1 tsp blue vervain leaves
Combine the herbs in a pan and cover with water.
Bring to a boil; reduce heat and simmer for about 20
minutes; strain and cool
Drink up to two cups a day, a mouthful at a time.
Toxicity: Large doses can be
Prolonged use can contribute to high blood pressure
Herbe of Mercury
and Gemini; Herb of Protection; Religious Herbe, Vesionary
Herbe; Gender: hot; Element: Earth.
Linked with both the Magician card and the Wheel of
Fortune card I the tarot, horehound is sacred to the god
called the “Seed of Horus” by ancient Egyptian priests.
Horehound is an excellent herbs to use in blessing one’s
moderate amount may be added to the ritual cup.
As a general herbe to use when working ritual forms,
horehound increases your concentration and focus. It
increases the mental skills needed to keep distraction at
bay and the ability to integrate one’s mind and body into
the realm of the spiritual
Horehound can give you the freedom to weave your
creativity into your magick.
Small bunches of the flowering stems may be gathered
when the bloom is ripe.
These should be bound with a ribbon and hung in one’s
home to keep it free from negative energies.
As an oil, horehound may be used in spiritual and
psychic healing or any type of healing or restorative work
involving magick and energy.
Some believe that horehound corresponds with Hod on
the Tree of Life.
been used as a bitter condiment and as a candy, but is too
bitter for most tastes.
In Europe, the plant
has been used to flavor salads, soup, fish and chicken.
It’s been recommended as a seasoning for meat, stews,
sauces, cakes, and cookies and suggested that it would also
be suitable for stronger-tasting vegetables.
Extracts are used to flavor liqueurs, non-alcoholic
beverages, ice cream, candy, and baked goods.
A substitute for hops in beer, it is still sold as
Horehound Ale in Europe.
Hominy and Beef
1 Tbsp bacon fat or margarine
1 medium-sized onion,
½ cups celery, thinly sliced
1 lb ground
1 15-oz can hominy
1 4-oz can mushroom pieces and
1 tsp salt
¼ tsp dried horehound or 1 leaf fresh
horehound finely cut
Melt fat in skillet; add onion and celery; stir and
cook 2-3 minutes.
Add beef; stir until well mixed.
Cook, stirring constantly, until meat is no longer
hominy, mushrooms, and seasonings.
Cover and cook over low heat, just barely boiling,
for 10 minutes.
Stir frequently and add water if needed to prevent sticking
(Minnie Muenscher’s Herb Cookbook)
Old-Time Horehound Candy Cough Drops
2 cups fresh horehound, including leaves, stems and flowers
(or 1 cup dried)
2 ½ quarts water
3 cups brown sugar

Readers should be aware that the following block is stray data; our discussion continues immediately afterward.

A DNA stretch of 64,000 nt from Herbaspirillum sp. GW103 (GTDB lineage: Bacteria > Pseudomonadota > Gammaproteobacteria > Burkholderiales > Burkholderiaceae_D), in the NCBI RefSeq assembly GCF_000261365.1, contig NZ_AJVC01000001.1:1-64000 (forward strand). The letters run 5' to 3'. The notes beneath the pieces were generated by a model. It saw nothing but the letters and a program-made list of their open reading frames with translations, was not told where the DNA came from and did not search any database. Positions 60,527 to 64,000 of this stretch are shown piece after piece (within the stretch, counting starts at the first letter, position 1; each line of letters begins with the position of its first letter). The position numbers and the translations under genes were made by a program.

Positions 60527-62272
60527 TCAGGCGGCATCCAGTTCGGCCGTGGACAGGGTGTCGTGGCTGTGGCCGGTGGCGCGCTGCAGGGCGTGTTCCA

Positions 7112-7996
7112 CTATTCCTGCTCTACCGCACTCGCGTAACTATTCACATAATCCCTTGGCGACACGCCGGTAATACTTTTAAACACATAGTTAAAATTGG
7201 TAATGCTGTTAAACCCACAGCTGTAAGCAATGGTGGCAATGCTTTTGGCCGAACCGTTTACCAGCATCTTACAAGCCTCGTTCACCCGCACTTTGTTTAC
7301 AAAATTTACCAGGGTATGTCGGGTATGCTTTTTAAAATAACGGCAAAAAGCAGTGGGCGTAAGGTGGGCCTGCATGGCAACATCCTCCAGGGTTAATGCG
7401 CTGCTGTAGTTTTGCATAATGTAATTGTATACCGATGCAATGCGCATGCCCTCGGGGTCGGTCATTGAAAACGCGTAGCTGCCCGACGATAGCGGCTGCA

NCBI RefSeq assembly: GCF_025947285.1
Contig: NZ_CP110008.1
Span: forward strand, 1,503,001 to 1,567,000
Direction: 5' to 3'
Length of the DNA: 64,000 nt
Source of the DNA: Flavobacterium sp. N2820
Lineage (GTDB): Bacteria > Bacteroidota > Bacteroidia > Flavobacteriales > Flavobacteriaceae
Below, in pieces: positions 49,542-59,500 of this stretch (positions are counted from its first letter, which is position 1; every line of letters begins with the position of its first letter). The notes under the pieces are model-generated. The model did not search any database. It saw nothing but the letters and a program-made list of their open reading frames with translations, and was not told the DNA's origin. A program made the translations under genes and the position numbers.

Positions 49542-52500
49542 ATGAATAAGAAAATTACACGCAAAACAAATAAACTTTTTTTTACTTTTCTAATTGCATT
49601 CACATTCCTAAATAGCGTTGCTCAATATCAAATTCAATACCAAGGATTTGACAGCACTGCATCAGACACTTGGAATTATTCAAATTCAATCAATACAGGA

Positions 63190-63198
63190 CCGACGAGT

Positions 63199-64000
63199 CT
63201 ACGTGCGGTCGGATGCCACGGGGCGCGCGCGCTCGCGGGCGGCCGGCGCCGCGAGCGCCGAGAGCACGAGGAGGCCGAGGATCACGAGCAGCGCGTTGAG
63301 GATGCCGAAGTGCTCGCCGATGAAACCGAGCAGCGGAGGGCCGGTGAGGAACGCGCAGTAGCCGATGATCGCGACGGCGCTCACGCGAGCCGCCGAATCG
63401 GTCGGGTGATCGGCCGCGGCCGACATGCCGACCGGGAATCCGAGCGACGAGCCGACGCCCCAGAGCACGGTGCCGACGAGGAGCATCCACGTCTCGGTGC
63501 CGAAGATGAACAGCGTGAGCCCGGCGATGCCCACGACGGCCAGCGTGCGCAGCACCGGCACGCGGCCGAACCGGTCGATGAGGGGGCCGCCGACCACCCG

½ cup corn syrup
1 tsp cream of tartar
1 tsp butter
1 tsp lemon juice
In a large saucepan, cover the horehound with the
a boil, then simmer 10 minutes. Strain through cheesecloth
and allow the tea to settle.
Ladle 2 cups of the horehound tea into a large
brown sugar, corn syrup, and cream of tartar.
Boil, stirring often, until the mixture reaches 240F.
Add the butter.
Continue to boil until the candy reaches 30F (hard
from the heat, and add the lemon juice.
Pour at once into a buttered, 8-inch square pan. As
the candy cools, score it into squares.
Remove from the pan as soon as candy is cool.
Store in aluminum foil or ziplock plastic bags.
4 oz ginger
2 oz block juice
2 oz foam essence
35 grns saccharine
2 ½ lbs sugar
10 gallons water
Boil the horehound, ginger, and coriander seeds in
half the water for 15 minutes; add the block juice, and stir
until dissolved; strain and pour on to the sugar and
saccharine. Stir well, and then add the foam essence and
(Culinary Herbs and Condiments)
2 lbs treacle
3 gallons water
brewer’s yeast, spread on both sides of a piece of toast.
Boil the first 3 ingredients for 1 hour, strain, and
cool to lukewarm.
Float the brewer’s yeast spread on toast on the
surface and let stand for 24 hours before bottling.
A Compendium of Herbal Magick,
Publishing, 1998; ISBN: 0-919345-45-X
of Medicinal Plants, Andrew Chevallier, Dorling
Kindersley, 1997; ISBN: 0-7894-1067-2
Treasures, Phyllis V. Shaudys, Storey, 1990; ISBN:
The Illustrated Herb Encyclopedia,
Kathi Keville, Mallard Press, 1991; ISBN: 0-7924-5307-7
Los Remedios, Michael Moore, Red Crane Books, 1990;
Mastering Herbalism, Paul
Huson, Stein and Day, 1975; ISBN: 0-8128-1847-4
Medicinal Herbs in the Garden, Field & Marketplace, Lee
Sturdivant and Tim Blakley, San Juan Naturals, 1999; ISBN:
Minnie Muenscher’s Herb Cookbook,
Minnie Worthen Muenscher, Comstock Publishing, 1978; ISBN:
Secrets Native American Herbal Remedies,
Anthony J Cichoke, Avery Books, 2001; ISBN: 1-58333-100-X
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URL: http://www.herbalpedia.com Editor: Maureen